Smartwatch sales may not be setting the world on fire, but companies seem optimistic still. Uniquely named wearable brand, Noise seems to think the problem isn't with the device itself, but the price. Their latest smartwatch, the Loop, is currently available at Rs. 4,999, which is what fitness bands usually cost. While the device is amongst the cheapest in its category, with a low price often come compromises? Is the Noise Loop a smartwatch worth buying? Let’s find out.
Build and Design
The Noise Loop features a large metal casing with silicon straps and a traditional buckle system. At about 4.6cm wide and 1.4cm thick, the watch is quite bulky and the whole device weighs about 150gm. As someone who is used to wearing light devices, I never quite got used to it. Also, one of the edges of the straps, that connects it to the casing, was not fitting properly, which raises questions about the device’s build quality. The edges of the metal buckle dug into my wrist, making the device uncomfortable to wear. Comfort is an important factor with a wearable, where the Noise Loop doesn’t particularly impress.
The right side of the case sports two buttons. The one on top is the back button, while the one on the bottom takes you back to the watch face. There’s a watch crown in the middle of the two buttons, but it seems to be ornamental only, with no purpose to it. At the bottom is the speaker, and the microphone. There is also and an optical heart rate tracker, which was a pleasant surprise considering the price.
Display and UI
The smartwatch sports a round 1.3-inch display with a resolution of 240 x 240 pixels. You get six watch faces to choose from, but no more than that. Swiping from the right let's you access the main menu, while swiping from the top gives you access to the battery level indicator, Bluetooth, mute, and battery saver toggle.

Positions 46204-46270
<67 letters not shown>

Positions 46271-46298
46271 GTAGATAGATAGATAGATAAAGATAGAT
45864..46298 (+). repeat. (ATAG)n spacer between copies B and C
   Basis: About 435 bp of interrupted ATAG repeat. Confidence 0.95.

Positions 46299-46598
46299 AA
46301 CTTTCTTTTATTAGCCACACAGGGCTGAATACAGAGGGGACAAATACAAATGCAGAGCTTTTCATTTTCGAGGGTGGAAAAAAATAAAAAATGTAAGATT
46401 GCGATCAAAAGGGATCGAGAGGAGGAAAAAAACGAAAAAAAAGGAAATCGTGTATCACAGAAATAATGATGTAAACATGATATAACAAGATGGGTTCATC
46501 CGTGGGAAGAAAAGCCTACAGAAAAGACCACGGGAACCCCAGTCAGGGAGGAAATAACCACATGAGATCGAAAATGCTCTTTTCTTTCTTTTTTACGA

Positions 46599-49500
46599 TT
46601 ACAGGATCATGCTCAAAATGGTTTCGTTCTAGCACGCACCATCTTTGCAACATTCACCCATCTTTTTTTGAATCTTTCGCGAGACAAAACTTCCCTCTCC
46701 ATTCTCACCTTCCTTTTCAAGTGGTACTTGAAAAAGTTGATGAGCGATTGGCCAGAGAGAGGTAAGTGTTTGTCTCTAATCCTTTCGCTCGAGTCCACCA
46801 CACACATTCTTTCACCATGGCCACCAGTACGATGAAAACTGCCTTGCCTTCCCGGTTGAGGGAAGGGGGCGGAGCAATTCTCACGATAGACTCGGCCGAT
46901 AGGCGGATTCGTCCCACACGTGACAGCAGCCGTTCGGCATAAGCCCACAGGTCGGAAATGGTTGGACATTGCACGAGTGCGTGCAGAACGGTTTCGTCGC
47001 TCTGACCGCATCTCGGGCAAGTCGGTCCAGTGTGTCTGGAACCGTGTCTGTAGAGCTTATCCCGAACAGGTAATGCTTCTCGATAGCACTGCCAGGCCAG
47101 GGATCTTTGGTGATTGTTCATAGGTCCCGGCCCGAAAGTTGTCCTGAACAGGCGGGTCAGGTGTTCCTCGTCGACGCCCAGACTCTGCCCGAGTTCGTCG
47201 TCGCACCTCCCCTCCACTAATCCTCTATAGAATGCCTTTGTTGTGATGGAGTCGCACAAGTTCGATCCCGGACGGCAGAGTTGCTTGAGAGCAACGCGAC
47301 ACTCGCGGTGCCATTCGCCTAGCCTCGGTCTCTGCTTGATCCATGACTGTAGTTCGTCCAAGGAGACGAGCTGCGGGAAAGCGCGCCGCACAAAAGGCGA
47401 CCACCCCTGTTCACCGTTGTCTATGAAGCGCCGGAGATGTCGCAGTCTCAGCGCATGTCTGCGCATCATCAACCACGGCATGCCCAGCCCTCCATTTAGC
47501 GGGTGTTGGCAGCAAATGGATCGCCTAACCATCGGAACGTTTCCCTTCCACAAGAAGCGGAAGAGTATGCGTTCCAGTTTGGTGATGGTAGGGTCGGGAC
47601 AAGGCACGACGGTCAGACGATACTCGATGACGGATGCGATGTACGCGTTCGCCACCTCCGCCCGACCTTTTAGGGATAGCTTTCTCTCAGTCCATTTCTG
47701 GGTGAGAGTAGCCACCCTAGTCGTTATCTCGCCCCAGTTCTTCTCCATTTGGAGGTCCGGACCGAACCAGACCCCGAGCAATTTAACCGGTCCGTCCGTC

One of the best things about the Noise Loop is that it is quite feature rich, especially considering the price. The watch can make and receive calls, show notifications, access contacts, track heart rate, monitor sleep and more. There is also an app called Siri on the watch that can be used to activate either Siri or Google Now on your smartphone.
However, having so many features leads to a problem. With the touch based interface, scrolling through the menu can be a chore. That, combined with a somewhat laggy UI makes the overall experience underwhelming. Apple and Samsung’s solutions are definitely better, but touch seems to be the popular choice amongst other OEMs. The Noise Loop doesn’t have voice support either, which means you’re more dependent on touch here, than other devices.
Further, you are given almost no clear indication of what all the watch can do or how to go about it. The booklet inside the box only gives you instruction on how to install the app on your phone to pair it. You are expected to learn all that the watch can do by yourself. At this price, the Noise Loop is meant for entry level buyers, which means better instructions would have been a good idea. For example, the raise to wake feature is disabled by default. So, to turn on the watch, I had to press a button and I initially thought that the feature wasn’t there. As it turns out, this feature had to be turned on manually from the menu. Similarly, features like pedometer and sleep monitor have to be turned on manually too. Speaking of the sleep monitor, the bulk and heft of the Loop made it difficult to sleep with it on the wrist.